Couchsurfing isn’t just about free lodging from a willing community. It’s opening your doors to welcome the most interesting travellers, some of whom might even offer you a job! Three Singaporeans share how couchsurfing changed their lives in the most unexpected ways.
Why let strangers stay in your home when you already grimace at the thought of having relatives over, right? For one Singaporean Shian Bang, welcoming foreign travellers into his Tampines abode is a joy. And just for the sake of our Asian-ness, yes, his parents are cool with it.
But what’s the deal?
“You get to travel without going out of your own home,” Bang explains when we ask what he likes about hosting travellers. “They’re bringing the travel to you. They’re telling you all the stories from their travels and their home countries.” And with a wider grin, perhaps the best reason: “They cook meals for you too! You get to taste meals of their home country, without having to leave your own home.”
To be clear: Bang does not run a hostel nor collect money from the people he hosts. Rather, Shian is part of Couchsurfing, an online community that connects travellers all over the world. Travellers (or “surfers”) would send requests to stay with hosts in other countries. If agreeable, hosts would provide free accommodation in the form of a couch, a spare bed, or even the floor.
It’s also common for surfers to spend time with their hosts, cook a meal, or clean the house in exchange for their hosts’ hospitality. Surfers can also meet with the local and overseas couchsurfing communities to make friends through weekly and monthly events.
It might sound like the perfect way to meet locals and save money while travelling, but couchsurfing also has its fair share of bad rep. Realistically, safety concerns do exist — you never know what the host/surfer might do. Yet, others believe couchsurfing offers a chance to experience the local way of life and connect with fellow humans.
For Shian Bang, Jia Ling and Nikki, though, couchsurfing offered them so much more. We spoke with these spunky Singaporean couchsurfers, who shared with us the epic stories and life lessons they received from this community.
Nikki: Gaining friends, connections, and a job from couchsurfing
Making friends around the world
A decade ago, Nikki created her couchsurfing account with little expectations. Today, she has loads of international friends from all around the world — friends she wouldn’t have met if it weren’t for couchsurfing. “I might not have met them in their home country, they might not have met me in my home country.”
Indeed, it’s these international friendships Nikki made out of couchsurfing that really changed her perspective on life. For one, it led to rather interesting travel experiences. While surfing in Austria, Nikki’s friend left the keys somewhere outside the home for her to find before heading to work. Inside, a sweet welcome message was waiting.
While some hosts don’t leave their surfers alone in their home for personal reasons (e.g. safety concerns), this wasn’t an issue for Nikki. She met her Austrian friend through the couchsurfing community in New Zealand, and hung out with each other to the point they knew they could trust each other.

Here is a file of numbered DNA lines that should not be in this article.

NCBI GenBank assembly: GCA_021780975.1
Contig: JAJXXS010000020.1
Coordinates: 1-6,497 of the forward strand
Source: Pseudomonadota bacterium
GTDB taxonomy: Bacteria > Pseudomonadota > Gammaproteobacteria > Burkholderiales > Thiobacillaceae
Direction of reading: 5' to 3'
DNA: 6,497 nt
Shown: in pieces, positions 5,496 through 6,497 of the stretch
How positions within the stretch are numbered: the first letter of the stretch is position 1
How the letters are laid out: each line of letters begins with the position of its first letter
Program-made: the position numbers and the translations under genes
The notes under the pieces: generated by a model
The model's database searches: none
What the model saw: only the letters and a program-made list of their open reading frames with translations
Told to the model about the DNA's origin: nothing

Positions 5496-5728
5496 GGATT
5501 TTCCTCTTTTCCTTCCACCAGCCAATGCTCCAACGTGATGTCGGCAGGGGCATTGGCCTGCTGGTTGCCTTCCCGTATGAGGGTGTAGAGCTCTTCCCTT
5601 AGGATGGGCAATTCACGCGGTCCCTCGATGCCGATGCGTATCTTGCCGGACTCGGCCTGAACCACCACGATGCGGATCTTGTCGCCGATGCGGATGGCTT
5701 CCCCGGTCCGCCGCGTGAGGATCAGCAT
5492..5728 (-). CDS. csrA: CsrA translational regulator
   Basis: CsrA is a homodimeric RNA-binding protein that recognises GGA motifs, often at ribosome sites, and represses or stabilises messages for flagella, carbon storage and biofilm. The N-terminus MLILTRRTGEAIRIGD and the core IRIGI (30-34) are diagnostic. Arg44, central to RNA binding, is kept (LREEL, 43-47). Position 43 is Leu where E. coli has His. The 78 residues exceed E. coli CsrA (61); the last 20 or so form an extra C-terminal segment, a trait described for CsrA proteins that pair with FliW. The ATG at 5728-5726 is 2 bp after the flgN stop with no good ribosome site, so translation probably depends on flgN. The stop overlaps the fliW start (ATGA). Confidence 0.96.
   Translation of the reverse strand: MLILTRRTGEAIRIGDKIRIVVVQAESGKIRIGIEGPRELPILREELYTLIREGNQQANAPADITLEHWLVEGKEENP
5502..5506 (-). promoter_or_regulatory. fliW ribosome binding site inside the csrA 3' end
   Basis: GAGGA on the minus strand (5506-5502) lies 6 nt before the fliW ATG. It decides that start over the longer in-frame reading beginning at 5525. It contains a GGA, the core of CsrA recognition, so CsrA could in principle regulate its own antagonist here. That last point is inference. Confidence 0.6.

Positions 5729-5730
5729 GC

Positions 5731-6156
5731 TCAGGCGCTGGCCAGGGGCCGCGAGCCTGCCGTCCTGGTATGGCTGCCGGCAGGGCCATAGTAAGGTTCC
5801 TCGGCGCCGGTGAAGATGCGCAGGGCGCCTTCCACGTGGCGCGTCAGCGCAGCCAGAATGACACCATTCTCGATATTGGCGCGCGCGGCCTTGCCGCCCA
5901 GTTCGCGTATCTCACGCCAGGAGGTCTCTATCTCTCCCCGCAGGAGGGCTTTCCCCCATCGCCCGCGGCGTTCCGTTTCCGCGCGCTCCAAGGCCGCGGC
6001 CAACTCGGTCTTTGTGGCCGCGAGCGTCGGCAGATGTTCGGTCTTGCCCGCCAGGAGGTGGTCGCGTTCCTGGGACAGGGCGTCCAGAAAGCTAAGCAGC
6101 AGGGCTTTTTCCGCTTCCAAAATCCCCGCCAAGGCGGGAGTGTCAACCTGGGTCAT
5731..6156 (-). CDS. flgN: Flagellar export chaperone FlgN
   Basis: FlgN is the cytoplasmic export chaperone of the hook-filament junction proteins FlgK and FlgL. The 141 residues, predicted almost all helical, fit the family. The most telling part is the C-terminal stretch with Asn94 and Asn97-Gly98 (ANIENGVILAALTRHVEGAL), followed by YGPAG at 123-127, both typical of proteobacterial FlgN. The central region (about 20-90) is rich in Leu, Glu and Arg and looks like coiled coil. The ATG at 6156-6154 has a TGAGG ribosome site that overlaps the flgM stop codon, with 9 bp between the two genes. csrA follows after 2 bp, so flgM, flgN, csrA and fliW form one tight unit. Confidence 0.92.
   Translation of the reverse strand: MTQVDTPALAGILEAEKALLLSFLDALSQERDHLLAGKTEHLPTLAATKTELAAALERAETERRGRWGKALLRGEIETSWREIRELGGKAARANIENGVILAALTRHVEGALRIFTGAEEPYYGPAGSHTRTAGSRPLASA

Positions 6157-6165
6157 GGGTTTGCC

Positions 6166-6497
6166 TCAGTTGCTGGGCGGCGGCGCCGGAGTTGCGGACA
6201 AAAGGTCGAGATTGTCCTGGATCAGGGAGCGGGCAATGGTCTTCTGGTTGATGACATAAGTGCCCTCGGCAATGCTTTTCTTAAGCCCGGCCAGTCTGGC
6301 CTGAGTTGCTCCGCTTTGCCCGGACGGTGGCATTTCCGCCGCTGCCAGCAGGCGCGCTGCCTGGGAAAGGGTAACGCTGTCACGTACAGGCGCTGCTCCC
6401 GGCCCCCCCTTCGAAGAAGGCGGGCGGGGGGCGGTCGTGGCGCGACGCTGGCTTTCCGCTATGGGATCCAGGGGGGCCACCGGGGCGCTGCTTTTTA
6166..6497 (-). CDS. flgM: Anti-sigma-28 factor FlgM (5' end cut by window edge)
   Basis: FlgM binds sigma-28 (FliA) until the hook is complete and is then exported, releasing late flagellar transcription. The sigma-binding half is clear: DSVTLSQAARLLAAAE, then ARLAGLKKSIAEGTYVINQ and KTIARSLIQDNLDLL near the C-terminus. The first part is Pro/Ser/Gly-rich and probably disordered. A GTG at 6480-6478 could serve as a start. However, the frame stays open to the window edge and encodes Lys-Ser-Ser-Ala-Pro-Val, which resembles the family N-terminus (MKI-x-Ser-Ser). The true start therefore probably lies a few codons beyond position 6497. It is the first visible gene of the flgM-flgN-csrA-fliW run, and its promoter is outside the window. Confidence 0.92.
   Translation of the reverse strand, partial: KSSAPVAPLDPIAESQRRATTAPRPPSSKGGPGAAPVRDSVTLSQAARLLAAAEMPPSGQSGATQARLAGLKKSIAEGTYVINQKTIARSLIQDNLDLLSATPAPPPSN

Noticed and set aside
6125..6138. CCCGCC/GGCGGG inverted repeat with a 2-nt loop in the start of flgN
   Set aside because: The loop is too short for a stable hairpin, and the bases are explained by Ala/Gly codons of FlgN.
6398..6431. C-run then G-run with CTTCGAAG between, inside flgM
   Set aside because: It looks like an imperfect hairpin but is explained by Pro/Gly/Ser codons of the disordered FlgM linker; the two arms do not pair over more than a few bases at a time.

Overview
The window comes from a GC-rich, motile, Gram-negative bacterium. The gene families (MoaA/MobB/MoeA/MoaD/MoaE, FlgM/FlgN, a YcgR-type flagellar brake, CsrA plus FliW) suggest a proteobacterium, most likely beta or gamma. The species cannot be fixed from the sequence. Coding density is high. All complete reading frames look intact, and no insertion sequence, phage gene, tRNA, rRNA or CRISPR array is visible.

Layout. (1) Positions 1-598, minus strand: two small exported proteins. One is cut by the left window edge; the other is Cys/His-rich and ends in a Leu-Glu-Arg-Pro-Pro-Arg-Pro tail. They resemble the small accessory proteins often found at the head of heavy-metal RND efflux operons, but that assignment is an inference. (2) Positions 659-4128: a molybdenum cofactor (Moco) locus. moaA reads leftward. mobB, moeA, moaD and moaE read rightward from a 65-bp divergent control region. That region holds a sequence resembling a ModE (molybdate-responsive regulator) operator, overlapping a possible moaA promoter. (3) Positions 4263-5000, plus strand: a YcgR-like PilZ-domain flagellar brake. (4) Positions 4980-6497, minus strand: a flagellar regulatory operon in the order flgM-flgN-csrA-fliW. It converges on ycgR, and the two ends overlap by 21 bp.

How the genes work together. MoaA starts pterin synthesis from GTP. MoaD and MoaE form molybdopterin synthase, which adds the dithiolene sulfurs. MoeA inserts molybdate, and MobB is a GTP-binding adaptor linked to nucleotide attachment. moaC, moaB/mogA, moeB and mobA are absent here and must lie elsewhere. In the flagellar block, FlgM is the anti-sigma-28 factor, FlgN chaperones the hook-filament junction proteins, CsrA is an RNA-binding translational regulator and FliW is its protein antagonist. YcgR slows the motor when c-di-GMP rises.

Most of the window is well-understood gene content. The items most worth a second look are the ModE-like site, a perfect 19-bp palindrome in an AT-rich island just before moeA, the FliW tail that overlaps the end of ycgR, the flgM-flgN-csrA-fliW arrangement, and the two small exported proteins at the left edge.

Another fun experience? Exploring a European city with someone’s mom. “My Slovenian friend that I met in New Zealand (and still lives in New Zealand) knew that I was in Ljubljana, so she was like, ‘Do you want to meet my mom?’ And I was like, ‘Okay!’ So her mom met up with me, took me around and bought me ice cream. She’s really sweet.”
Community events and the 200 pax Christmas BBQ
Nikki isn’t just a couchsurfer with many friends. Local couchsurfers might recognise her as one of the admins for the Couchsurfing Singapore Facebook group, sharing helpful tips, answering questions, and organising events. Since joining the community, she’s organised/helped at over 20 Couchsurfing events ranging from dinners to volunteering events in both Singapore and Auckland.
Organising a BBQ at East Coast Park sounds simple enough, but when it’s for an international community this big, it has its own challenges. These include freeloaders, disrespectful people, or in Nikki’s odd case, an unexpected 200 people showing up for a Christmas BBQ she organised in 2015.
“The police came, the park rangers came and they were like, ‘What’s with the big group?’ I was the one who booked the pit so I had to talk with them. They were shocked that there were 200 people, and they expected some mob fighting. But it was just people eating and drinking, and being happy before Christmas.”
How helping a friend from couchsurfing landed her a job
Perhaps the biggest life changer for Nikki was scoring a job from a good friend she met through Couchsurfing. But the kicker was that she didn’t actively hunt for it. In fact, it was, in her words, “pretty random”.
After celebrating New Year’s Eve with some surfers in Kuala Lumpur at one guy’s condo, Nikki kept in touch with them. The same guy would email them a press release he wrote for his new start-up company a few months later. He asked them for help with proofreading, since they were native English speakers.
Having studied mass communication, Nikki took a look at the press release and felt could be better, so she wrote an entirely new piece before sending it back. Not wanting to offend her friend, she explained that she changed the angle of the original press release to make it more exciting.
The result? “He was super appreciative,” Nikki smiles. “I just met him once, and he’s like, ‘I can’t believe you spent time to do this.'”